The event was attended by more than 50 experts in the fields of climatology, environmental protection, atmospheric chemistry, international relations, economics, and law. Welcome remarks were made by Prof Anna Romanovskaya, Director of IGCE and corresponding member of the Russian Academy of Science, and Prof Sergey Semenov, scientific advisor of the IGCE, before the technical presentations began.
Dr Galina Surkova, a climatologist at Moscow State University, set the scene for the day’s discussions. She covered the state of knowledge on global climate change, and how it might affect Russia. Andy Parker of SRMGI and Dr Mariaa Belaia of Harvard University then gave overview of SRM geoengineering, with Dr Belaia doing the lion’s share of the presentation, explaining the subtleties of SRM science and governance in Russian. Two further presentations concluded the morning’s briefings:
- Dr Veronika Ginzburg of IGCE reviewed the history of how SRM has been dealt with by the IPCC
- Dr Anastasia Revokatova and Dr Vladimir Ivanov presented a history of Russian SRM research, from Budyko’s ground-breaking research onwards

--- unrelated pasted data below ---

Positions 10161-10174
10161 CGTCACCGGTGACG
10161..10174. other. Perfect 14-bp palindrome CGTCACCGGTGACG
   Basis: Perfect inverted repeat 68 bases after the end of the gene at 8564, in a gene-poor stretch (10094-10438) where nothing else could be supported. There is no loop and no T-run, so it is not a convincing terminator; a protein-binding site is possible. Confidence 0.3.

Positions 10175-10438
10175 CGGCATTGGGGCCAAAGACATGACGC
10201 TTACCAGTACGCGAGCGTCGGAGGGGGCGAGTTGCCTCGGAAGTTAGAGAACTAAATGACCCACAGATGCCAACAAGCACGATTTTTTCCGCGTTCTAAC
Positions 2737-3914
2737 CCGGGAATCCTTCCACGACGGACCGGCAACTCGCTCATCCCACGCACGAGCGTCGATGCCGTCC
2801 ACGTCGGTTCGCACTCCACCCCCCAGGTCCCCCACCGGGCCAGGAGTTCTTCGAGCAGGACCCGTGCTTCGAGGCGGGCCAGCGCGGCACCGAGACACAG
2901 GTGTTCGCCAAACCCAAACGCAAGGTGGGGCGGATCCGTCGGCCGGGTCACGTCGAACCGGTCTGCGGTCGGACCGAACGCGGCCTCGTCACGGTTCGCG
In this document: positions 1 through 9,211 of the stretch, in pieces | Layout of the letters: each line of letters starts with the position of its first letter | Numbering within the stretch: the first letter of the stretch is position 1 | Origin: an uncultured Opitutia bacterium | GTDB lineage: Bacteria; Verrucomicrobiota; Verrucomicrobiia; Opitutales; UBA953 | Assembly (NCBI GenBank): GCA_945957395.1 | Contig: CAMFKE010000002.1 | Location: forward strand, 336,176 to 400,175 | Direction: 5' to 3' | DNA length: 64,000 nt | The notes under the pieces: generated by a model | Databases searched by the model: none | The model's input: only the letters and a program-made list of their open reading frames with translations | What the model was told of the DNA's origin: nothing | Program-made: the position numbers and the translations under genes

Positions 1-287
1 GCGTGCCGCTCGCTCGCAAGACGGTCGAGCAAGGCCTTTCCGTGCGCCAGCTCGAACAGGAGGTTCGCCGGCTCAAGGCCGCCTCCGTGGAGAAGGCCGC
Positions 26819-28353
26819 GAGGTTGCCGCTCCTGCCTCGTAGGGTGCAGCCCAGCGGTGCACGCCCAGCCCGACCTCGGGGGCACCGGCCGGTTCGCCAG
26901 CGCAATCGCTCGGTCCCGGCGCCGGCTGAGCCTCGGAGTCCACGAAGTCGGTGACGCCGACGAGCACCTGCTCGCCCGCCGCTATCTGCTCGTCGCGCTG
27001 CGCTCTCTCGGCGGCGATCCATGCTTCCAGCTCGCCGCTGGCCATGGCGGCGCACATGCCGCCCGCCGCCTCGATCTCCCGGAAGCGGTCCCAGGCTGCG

Following the morning briefings, the session moved into onto panel and plenary discussion. Four eminent climate thinkers shared their views on the challenges raised by SRM: Dr Oksana Lipka, (WWF Russia); Dr. Sergey Gromov (vice director, IGCE); Dr. Georgii Alexandrov (AM Obukhov Institute of Atmospheric Physics, Russian Academy of Sciences); Mr Ilya Stepanov (National Research University Higher School of Economics).
Building on the panel’s insights, the participants discussed the complex scientific, social, legal and ethical issues that SRM presents and they assessed possible next steps for research and governance in Russia. In particular it was noted that there is great uncertainty about the socio-political implications of geoengineering. Participants expressed concerns that there is the threat of damage to natural ecosystems from SRM, and that any impact may have irreversible consequences. In general, the panellists welcomed research, noting that assessment and risk reduction should be highest priorities.
During moderated small-group discussions, participants were asked whether they feared SRM would reduce Russian government interest in cutting greenhouse gas emissions. “No”, quipped one scientist, “you can’t reduce from zero”. Many participants nodded in response, although there was real concern that SRM should not be described as an alternative to emissions cuts. There was a high level of agreement that Russian researchers needed to connect with their colleagues around the world, building up dialogue over research and its implications. Joint projects were suggested, and a broader conversation around SRM in Russia was encouraged.